ITB 2024 Special Reporting
Much Ado About Business Dining.
By Lydia Ramsey
Sunday, 6th November 2011
Taking clients to breakfast, lunch or dinner has long been an effective way to build relationships, make the sale or seal the deal. Business meals are business meetings.

Knowledge of your product or service is crucial to the success of the occasion, but so are your manners. Too many people jeopardize an opportunity because they fail to observe the rules of etiquette. Business dining is not about the food, the wine or the atmosphere. The focus is on dining for profit.

Know your duties as the host.  It is up to you to see that things go well and that your guests are comfortable.  You need to attend to every detail from extending the invitation to paying the bill.

Plan ahead when you issue the invitation.  Allow a week for a business dinner and three days for lunch.  Be certain that the date works for you. That might sound obvious, but if you have to cancel or postpone, you can look disorganized and disrespectful of your clients' time.

Select a restaurant that you know, preferably one where you are known. This is no time to try out the latest hot spot. Being confident of the quality of the food and service leaves you free to focus on business.

Consider the atmosphere. Does it lend itself to conversation and discussion?  If you and your clients can't hear each other over the roar of the diners and dishes, you will have wasted your time and money. 

Confirm the meal appointment with your clients the day before if you are meeting for breakfast or that day if you are having lunch or dinner. Things do happen and mix-ups occur.

Arrive early so you can attend to last minute details. This is the perfect time to give your credit card to the maitre'd and avoid the awkwardness that seems to accompany the arrival of the bill.

Take charge of the seating.  Your guests should have the prime seats—the ones with the view.  As the host, take the least desirable spot—the one facing the wall, the kitchen or the restrooms.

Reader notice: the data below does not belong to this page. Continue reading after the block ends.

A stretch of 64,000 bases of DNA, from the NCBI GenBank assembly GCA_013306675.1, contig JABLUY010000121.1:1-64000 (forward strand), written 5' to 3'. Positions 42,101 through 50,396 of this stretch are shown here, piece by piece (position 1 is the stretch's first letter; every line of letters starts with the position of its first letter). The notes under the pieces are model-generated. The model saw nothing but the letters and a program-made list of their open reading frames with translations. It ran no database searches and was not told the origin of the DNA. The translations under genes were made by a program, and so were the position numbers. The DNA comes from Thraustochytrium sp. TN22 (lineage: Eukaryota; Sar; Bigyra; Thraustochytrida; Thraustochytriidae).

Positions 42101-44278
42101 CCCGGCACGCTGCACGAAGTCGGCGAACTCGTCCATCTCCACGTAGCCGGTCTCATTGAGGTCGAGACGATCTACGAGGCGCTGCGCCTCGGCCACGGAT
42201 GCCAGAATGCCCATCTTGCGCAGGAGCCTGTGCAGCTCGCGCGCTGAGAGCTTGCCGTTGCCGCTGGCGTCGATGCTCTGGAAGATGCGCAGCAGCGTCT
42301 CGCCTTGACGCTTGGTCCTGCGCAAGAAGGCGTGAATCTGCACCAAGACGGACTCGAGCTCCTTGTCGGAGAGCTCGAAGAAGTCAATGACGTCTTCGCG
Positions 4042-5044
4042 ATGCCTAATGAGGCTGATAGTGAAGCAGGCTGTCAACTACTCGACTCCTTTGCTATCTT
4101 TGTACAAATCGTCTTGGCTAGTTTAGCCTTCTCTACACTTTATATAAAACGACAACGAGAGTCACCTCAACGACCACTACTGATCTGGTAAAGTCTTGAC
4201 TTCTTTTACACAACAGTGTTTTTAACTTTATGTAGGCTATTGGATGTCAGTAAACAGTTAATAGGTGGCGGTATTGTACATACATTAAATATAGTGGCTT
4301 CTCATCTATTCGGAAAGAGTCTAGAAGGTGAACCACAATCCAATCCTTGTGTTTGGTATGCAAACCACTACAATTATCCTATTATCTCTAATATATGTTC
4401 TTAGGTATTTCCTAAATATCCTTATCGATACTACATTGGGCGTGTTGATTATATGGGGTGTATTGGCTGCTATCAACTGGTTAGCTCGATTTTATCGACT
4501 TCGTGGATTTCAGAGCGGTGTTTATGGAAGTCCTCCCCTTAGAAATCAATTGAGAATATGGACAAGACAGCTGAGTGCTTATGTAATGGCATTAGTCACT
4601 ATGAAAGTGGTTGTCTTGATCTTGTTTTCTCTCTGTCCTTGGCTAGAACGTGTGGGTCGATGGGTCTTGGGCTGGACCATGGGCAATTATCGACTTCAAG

Beyond being polite, where you seat your guests is strategic.  When you are entertaining one client, sit next to each at a right angle rather than across the table. With two clients, put one across from you and the other to your side.  If you sit between them, you will look as if you are watching a match at Wimbledon as you try to follow the conversation.

Allow your guests to order first.  Order as many courses as your guests, no more and no less, to facilitate the flow of the meal.  It is awkward if one of you orders an appetizer or dessert and others do not.

As the host, you are the one who decides when to start discussing business.  At breakfast, time is short so get down to business quickly. At lunch, wait until you have ordered so you won't be interrupted.  Dinner, the more social occasion, is a time for rapport building.  Limit business talk until after the main course.

Keep an eye on the time, but don't let your guests see you checking your watch.  Breakfast should typically last an hour; lunch an hour and a half.  Wrap up your business dinner in two to three hours, no more.

Handle any disasters with grace. With all your attention to detail, things can still go wrong. The food may not be up to your standards, the waiter might be rude or the people at the next table out of control. Excuse yourself to discuss any problems with the staff. Don't make your guests uncomfortable by complaining in front of them.

Limit the amount of alcohol you drink. If your guests are drinking liberally and you sense trouble, excuse yourself and discreetly ask the server to hold back on refilling the wine glasses or offering another cocktail.

Your conduct over the meal will determine your professional success. If you pay attention to the details and make every effort to see that your clients have a pleasant experience, they will assume that you will handle their business the same way.  Before long you could have them eating out of your hand.

About The Author
Lydia Ramsey is a business etiquette expert, professional speaker, corporate trainer and author of Manners That Sell - Adding The Polish That Builds Profits. She has been quoted or featured in The New York Times, Investors' Business Daily, Entrepreneur, Inc., Real Simple and Woman's Day.

For more information about her featured presentations and products visit: www.mannersthatsell.com
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